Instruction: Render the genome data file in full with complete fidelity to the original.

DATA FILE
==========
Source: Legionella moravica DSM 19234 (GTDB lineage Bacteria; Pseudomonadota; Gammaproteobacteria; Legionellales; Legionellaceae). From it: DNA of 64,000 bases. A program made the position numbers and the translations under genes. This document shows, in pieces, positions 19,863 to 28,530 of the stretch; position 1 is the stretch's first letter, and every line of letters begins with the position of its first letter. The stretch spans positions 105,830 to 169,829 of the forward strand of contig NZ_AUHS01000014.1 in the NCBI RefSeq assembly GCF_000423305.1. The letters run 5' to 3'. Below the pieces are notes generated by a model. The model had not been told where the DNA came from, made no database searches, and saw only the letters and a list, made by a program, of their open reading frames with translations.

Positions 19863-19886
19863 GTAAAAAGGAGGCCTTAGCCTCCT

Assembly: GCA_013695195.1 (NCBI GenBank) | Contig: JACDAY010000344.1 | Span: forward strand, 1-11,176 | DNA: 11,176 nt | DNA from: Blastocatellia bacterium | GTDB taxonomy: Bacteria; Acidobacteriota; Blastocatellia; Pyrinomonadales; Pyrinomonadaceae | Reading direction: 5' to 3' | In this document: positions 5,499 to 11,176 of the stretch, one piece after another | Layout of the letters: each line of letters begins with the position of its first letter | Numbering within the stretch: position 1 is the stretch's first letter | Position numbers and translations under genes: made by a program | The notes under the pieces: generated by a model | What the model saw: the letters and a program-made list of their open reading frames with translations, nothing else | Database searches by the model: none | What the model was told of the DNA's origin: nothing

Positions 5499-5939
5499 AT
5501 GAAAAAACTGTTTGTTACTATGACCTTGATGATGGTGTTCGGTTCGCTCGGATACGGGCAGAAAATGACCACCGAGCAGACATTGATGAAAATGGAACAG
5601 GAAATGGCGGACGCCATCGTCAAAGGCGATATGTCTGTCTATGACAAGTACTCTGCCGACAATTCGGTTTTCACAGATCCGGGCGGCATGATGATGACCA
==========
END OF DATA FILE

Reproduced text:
Source: Legionella moravica DSM 19234 (GTDB lineage Bacteria; Pseudomonadota; Gammaproteobacteria; Legionellales; Legionellaceae). From it: DNA of 64,000 bases. A program made the position numbers and the translations under genes. This document shows, in pieces, positions 19,863 to 28,530 of the stretch; position 1 is the stretch's first letter, and every line of letters begins with the position of its first letter. The stretch spans positions 105,830 to 169,829 of the forward strand of contig NZ_AUHS01000014.1 in the NCBI RefSeq assembly GCF_000423305.1. The letters run 5' to 3'. Below the pieces are notes generated by a model. The model had not been told where the DNA came from, made no database searches, and saw only the letters and a list, made by a program, of their open reading frames with translations.

Positions 19863-19886
19863 GTAAAAAGGAGGCCTTAGCCTCCT

Assembly: GCA_013695195.1 (NCBI GenBank) | Contig: JACDAY010000344.1 | Span: forward strand, 1-11,176 | DNA: 11,176 nt | DNA from: Blastocatellia bacterium | GTDB taxonomy: Bacteria; Acidobacteriota; Blastocatellia; Pyrinomonadales; Pyrinomonadaceae | Reading direction: 5' to 3' | In this document: positions 5,499 to 11,176 of the stretch, one piece after another | Layout of the letters: each line of letters begins with the position of its first letter | Numbering within the stretch: position 1 is the stretch's first letter | Position numbers and translations under genes: made by a program | The notes under the pieces: generated by a model | What the model saw: the letters and a program-made list of their open reading frames with translations, nothing else | Database searches by the model: none | What the model was told of the DNA's origin: nothing

Positions 5499-5939
5499 AT
5501 GAAAAAACTGTTTGTTACTATGACCTTGATGATGGTGTTCGGTTCGCTCGGATACGGGCAGAAAATGACCACCGAGCAGACATTGATGAAAATGGAACAG
5601 GAAATGGCGGACGCCATCGTCAAAGGCGATATGTCTGTCTATGACAAGTACTCTGCCGACAATTCGGTTTTCACAGATCCGGGCGGCATGATGATGACCA